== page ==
Jan 5, 2017

Normally in web application development, clicks are a matter of listeners. Either a click hit a thing or it didn’t. When using the HTML5 canvas, this isn’t the case. Images and features are rendered onto it, but you can’t attach a listener to them. Instead, you monitor where these elements visually reside versus where clicks land.

If an object is rectangular and will never rotate, the solution is easy. If click X is between object start X and object end X, and click Y likewise, then it hit. If not, it didn’t.

In this post we’ll construct a simple series of functions for determining the same thing if the rectangle has rotated, then look at how the idea can apply to more complex shapes. Nothing new or groundbreaking, and nothing language-specific — consider this a StackOverflow answer.

Visualization

For a developer who hasn’t mathed in a while, this can seem tricky at first. Once you see a few images it’s perfectly sensible.

We’ll be drawing four triangles. Each one consists of the click point and two vertices of the object. We then compare the area of the object to the combined area of the triangles. If they’re the same, the click had to be in the object. If the triangles are larger, the click couldn’t have been in the object.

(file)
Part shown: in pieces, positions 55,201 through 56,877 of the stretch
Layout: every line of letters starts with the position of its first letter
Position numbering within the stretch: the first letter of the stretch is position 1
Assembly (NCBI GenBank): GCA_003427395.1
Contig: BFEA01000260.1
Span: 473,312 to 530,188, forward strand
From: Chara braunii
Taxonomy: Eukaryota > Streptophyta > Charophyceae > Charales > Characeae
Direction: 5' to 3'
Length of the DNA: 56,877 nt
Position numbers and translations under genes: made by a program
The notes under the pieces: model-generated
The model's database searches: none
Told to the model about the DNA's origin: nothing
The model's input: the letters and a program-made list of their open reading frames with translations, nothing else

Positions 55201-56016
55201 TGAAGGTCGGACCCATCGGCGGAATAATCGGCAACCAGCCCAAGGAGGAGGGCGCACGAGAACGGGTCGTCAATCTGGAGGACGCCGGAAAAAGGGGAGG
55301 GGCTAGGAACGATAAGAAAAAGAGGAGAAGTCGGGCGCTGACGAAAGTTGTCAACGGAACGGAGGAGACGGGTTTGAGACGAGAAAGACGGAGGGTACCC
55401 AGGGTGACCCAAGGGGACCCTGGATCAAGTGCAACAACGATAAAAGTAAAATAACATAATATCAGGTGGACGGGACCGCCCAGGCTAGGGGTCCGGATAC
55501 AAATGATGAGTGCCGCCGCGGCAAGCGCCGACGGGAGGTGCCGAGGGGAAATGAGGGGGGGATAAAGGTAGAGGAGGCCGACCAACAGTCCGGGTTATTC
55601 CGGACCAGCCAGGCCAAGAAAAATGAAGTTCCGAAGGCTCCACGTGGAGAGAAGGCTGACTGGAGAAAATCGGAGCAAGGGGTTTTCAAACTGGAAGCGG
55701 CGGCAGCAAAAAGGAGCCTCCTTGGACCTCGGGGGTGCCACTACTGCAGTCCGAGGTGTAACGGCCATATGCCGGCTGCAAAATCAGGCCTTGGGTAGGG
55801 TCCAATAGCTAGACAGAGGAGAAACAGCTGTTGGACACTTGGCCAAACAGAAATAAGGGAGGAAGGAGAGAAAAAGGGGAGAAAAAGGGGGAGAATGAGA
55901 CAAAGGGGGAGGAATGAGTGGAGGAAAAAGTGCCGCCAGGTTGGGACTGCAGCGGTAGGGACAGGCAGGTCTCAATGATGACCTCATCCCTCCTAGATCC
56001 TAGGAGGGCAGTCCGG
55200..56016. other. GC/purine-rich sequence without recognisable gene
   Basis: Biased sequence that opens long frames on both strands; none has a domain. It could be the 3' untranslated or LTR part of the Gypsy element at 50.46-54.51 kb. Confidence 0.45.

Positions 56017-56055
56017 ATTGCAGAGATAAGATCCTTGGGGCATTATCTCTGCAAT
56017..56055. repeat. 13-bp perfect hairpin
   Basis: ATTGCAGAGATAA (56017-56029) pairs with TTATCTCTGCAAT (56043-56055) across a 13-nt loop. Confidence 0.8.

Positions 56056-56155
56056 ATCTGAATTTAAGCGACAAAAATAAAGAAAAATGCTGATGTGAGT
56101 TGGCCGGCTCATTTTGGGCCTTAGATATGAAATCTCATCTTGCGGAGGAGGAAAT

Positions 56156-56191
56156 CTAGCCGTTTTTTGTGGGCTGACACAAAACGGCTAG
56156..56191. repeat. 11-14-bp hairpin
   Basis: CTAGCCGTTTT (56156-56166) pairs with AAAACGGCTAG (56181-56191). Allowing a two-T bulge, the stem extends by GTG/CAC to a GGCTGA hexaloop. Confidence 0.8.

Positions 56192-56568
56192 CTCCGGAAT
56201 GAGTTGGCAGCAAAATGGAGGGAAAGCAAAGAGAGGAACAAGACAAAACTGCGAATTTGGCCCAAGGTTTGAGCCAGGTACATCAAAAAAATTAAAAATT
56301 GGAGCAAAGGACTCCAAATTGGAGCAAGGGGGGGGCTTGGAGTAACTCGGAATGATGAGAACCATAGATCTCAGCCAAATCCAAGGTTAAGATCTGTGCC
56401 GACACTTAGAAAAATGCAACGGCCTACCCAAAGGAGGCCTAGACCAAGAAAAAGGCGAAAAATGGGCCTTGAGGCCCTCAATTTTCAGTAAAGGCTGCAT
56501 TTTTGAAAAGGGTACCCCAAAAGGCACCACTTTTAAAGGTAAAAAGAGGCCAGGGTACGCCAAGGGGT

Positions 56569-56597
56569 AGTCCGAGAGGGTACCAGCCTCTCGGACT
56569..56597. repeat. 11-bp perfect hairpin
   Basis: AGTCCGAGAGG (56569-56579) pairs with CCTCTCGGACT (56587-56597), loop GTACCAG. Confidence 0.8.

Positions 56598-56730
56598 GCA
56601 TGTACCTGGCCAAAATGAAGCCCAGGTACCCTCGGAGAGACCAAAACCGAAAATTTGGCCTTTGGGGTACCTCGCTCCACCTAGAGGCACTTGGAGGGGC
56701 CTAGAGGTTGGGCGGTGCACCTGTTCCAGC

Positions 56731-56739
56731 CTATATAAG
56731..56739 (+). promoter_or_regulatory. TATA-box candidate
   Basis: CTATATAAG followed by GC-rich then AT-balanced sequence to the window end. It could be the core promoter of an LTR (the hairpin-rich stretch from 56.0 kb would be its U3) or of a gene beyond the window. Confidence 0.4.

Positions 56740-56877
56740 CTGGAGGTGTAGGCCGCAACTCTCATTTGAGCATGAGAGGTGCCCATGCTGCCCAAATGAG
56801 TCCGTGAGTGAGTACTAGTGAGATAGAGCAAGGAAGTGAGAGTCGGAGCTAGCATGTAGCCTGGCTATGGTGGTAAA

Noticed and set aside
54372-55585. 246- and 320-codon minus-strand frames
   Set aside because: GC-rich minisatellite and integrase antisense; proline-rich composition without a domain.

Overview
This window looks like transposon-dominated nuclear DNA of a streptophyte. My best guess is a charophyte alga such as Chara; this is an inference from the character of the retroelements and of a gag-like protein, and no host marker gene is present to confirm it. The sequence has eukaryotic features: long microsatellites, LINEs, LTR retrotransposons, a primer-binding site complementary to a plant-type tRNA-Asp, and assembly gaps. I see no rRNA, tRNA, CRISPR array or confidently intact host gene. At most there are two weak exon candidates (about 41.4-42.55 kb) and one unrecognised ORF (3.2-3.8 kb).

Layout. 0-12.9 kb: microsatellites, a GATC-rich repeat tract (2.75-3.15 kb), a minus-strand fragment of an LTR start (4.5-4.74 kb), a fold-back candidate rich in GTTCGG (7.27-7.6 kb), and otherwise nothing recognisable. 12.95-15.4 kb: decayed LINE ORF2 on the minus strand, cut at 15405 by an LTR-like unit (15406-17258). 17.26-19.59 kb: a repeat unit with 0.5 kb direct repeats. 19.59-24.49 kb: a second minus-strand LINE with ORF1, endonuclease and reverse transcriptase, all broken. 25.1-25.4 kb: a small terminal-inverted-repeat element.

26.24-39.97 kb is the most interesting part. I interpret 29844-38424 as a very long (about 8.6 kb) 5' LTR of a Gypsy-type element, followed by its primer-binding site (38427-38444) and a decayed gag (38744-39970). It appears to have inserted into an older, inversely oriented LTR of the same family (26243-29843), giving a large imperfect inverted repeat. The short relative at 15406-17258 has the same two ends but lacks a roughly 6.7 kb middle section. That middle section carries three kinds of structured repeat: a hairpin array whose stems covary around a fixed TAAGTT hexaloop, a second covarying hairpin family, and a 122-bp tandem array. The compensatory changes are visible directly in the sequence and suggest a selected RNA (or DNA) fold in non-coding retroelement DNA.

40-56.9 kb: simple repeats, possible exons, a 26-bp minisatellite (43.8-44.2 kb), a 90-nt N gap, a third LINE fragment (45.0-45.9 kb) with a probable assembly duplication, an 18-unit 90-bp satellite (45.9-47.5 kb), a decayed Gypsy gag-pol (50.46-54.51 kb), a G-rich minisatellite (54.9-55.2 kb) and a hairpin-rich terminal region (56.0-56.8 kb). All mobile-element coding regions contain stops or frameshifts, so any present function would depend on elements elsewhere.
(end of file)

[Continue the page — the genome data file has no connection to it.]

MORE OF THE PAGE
Rotated Rectangle - Click hit

If the click was inside, the areas are equal.

Rotated Rectangle - Click miss

If the click was outside, the combined area of the triangles is bigger than the area of the rectangle.

How much it’s rotated doesn’t matter. Where it’s at doesn’t matter. That’s literally all there is to this.

First things first

To figure out if the click hit, we’ll need four pieces of data:

  • The coordinates of the click
  • The position of the rectangle
  • The size of the rectangle
  • The angle of rotation of the rectangle

Those last three pieces we’re just putting together so we can find the vertices. Once we know the click position and the vertex positions, figuring out if the click hit is easy.

Finding the vertices

Since you’re probably not tracking the individual locations of the vertices and are instead tracking the position of the object, you’ll want to start with a function that can find these by the object’s size and position. How this will be done is hugely variable depending on where you’re measuring from (tracking left top? center?) and if/how the object has been scaled.

If we pretend like there’s no scaling or rotation and we’re measuring from left and top, the function may initially look like this:

Since this doesn’t take into account rotation yet, we’ll need a utility function to find a point’s new location after it’s been rotated by X degrees around another point: